It has been about two weeks since our German Shepherd, Lexi, decided to not come home.
Her entrance into our family could not have been more perfect. My sister was looking for a companion for her dog, Annie, her boyfriend’s birthday was coming up, he wanted a German Shepherd. One day, she went to the Dumb Friend’s League, there was a rescued German Shepherd, my sister picked her up, Lexi walked into our house, plopped down on the couch, and has been part of our family ever since.
Like any loved one, Lexi brought us a great deal of enjoyment, and also of strife. There was the time that my sister caught her tail in the car door, and it turned out to be a $800 vet bill, and Lexi had to wear a cone for a month that she would often get herself stuck in the bathroom, until she decided to bury it in the dirt pile outside. Annie and Lexi would team up, chase the chickens in the backyard, antagonize the neighborhood dogs. I always loved getting pictures of the two, up to no good, running and jumping, making strange faces or being dressed in way too big t-shirts, when I was at school.
Perhaps my favorite story to tell of Lexi is when we went camping this summer. Annie and Lexi have a tendency to run off, chase rabbits, play in the mud, so of course, in a new setting, they were eager to go explore. Logan and I spent about an hour climbing cliffs and hurdling gullies, while my sister stayed at the campsite to watch for the dogs’ return. Suddenly, as I was standing on a rock (feeling like Simba from Lion King), I heard a dog collar jingling in the distance, and out came Lexi, smiling and trotting over to us (as if she did nothing wrong). We had to climb back up a huge cliff to the campsite, and having his treasured dog finally back, my sister boyfriend hoisted her up, and left me in the dust, clinging to tree roots, barely making it back up. But don’t worry, the dog was fine.
No matter what it is–a long term relationship, a treasured car, or a beloved pet–loss is perhaps one of the worst emotions in the spectrum of human experience. Anytime I hear of someone going through loss, my heart wrenches for them as I think about all the exhausting and taxing, but necessary, emotional stages they must conquer: the anger, the acceptance, the forgiveness, the learning to live without, and all the other obstacles that come in between, because the only ‘cure’ for loss is time.
There are some things in life that we are only allowed to have for a certain length of time. We may only be allowed to savor some friendships for a few months. Perhaps we are gifted the love from a significant other for a short period of time. And, sometimes we are only supposed to have our beloved pets for a limited amount of time.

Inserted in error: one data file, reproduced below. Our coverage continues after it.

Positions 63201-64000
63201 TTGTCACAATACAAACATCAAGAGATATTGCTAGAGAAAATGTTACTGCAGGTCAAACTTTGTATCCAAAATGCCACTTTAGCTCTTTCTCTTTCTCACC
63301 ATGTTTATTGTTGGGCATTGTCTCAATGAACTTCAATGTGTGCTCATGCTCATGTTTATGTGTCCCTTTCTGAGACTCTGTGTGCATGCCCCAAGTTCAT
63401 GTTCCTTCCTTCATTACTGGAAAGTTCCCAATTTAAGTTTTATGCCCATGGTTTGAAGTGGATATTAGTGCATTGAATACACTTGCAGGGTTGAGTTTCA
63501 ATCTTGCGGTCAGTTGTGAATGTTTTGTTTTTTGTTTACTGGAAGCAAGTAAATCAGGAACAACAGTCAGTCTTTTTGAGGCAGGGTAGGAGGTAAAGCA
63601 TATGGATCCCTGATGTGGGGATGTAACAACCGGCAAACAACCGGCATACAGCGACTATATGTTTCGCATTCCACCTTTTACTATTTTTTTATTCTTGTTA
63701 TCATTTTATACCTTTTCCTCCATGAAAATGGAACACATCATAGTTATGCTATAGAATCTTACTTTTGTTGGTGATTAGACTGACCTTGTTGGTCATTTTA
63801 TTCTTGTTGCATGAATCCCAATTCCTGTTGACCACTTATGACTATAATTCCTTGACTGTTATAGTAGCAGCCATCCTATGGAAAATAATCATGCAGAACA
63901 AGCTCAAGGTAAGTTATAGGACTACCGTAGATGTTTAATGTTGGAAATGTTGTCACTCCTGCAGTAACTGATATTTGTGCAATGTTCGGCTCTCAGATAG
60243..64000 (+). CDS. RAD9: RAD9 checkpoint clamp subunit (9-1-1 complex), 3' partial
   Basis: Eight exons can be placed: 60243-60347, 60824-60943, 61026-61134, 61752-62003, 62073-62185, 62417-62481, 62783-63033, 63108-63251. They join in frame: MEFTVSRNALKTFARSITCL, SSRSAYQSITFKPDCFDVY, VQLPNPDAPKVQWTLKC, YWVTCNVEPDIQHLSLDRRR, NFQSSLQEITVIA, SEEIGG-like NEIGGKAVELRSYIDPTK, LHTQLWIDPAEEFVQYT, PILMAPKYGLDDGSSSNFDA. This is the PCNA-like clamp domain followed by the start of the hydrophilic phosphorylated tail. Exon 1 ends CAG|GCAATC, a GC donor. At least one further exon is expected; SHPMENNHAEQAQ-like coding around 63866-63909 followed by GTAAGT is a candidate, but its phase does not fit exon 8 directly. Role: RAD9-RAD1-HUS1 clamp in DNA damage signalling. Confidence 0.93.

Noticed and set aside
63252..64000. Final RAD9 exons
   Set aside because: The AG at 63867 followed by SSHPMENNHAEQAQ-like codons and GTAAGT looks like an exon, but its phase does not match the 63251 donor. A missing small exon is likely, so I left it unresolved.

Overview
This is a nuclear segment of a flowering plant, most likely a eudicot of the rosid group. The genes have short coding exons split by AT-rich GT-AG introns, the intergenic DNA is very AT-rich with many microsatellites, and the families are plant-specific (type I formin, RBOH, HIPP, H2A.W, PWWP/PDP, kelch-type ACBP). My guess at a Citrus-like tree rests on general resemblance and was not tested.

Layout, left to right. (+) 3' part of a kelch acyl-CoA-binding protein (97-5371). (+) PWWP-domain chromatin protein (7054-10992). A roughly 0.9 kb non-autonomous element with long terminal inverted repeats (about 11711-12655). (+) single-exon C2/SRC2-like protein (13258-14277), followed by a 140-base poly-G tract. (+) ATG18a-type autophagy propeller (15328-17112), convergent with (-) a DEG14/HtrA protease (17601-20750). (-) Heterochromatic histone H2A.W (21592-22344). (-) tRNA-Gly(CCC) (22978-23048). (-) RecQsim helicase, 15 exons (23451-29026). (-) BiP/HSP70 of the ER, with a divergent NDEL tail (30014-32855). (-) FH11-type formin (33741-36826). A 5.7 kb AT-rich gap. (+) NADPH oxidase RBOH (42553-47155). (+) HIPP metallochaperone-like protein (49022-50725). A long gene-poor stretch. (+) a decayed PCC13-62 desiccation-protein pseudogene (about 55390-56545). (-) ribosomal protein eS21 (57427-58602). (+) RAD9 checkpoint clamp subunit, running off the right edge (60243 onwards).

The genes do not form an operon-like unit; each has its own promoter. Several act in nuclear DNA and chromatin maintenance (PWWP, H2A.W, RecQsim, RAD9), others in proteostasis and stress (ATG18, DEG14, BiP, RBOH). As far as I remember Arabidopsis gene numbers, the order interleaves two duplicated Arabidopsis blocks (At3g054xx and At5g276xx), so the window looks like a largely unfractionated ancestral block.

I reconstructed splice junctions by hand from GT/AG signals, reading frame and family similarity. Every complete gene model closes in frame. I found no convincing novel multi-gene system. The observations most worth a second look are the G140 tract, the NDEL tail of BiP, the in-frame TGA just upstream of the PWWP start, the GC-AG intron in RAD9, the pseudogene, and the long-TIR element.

When I was about 12 years old, my parents announced their divorce, and then appeased us by buying us a cat. This cat, named Cleo, was my cat, and I definitely spent many evenings in my room, sobbing with her purring by my side. Animals have a special, unspoken gift to know just what we humans need at the right time. Whenever I came home from school, she was laying on my bed to greet me. We used to dress that cat in book covers and fake hair pieces, drive her around the neighborhood in the doll stroller, and torment her with water. But, she was always there when I needed her.
Flash forward a few years later, as I was sitting in my senior economics class, my mom called to tell me that Cleo was dead; she was found, eaten by a fox, in the backyard. I remember being really upset, but I also remember feeling some peace: that, at that moment, Cleo leaving me meant that I didn’t need her anymore, and that a new chapter of my life was about to begin.
Things–friendships, relationships, pets–come into our lives just when we need them–and often depart when we don’t. Ultimately, dealing with loss is dealing with change, and dealing with change causes our rhythms and routines to shift. But, change is not necessarily a bad thing, because it is when our foundations are shaken that we begin to look at our lives in new ways, and things that were once hidden now become revealed. For us, I think it has been the outpouring of support from people to help bring Lexi home. It has shown the strength of our relationships, and proven what a special and unique bond pets really do have.
Loss does not necessarily mean that things have departed from our lives forever, because once we have those memories, we can revisit them at anytime we need to.
When I think about Lexi, I think about her bouncing around the backyard, standing on top of me as we take car drives, her curled up on the floor next to my sister’s boyfriend.
And, I am choosing to believe that Lexi is a John Grady, a wandering spirit, a gypsy dog, and is now running wild with a pack of coyotes, or that she is situating herself on someone else’s couch, someone who needs her more than we do.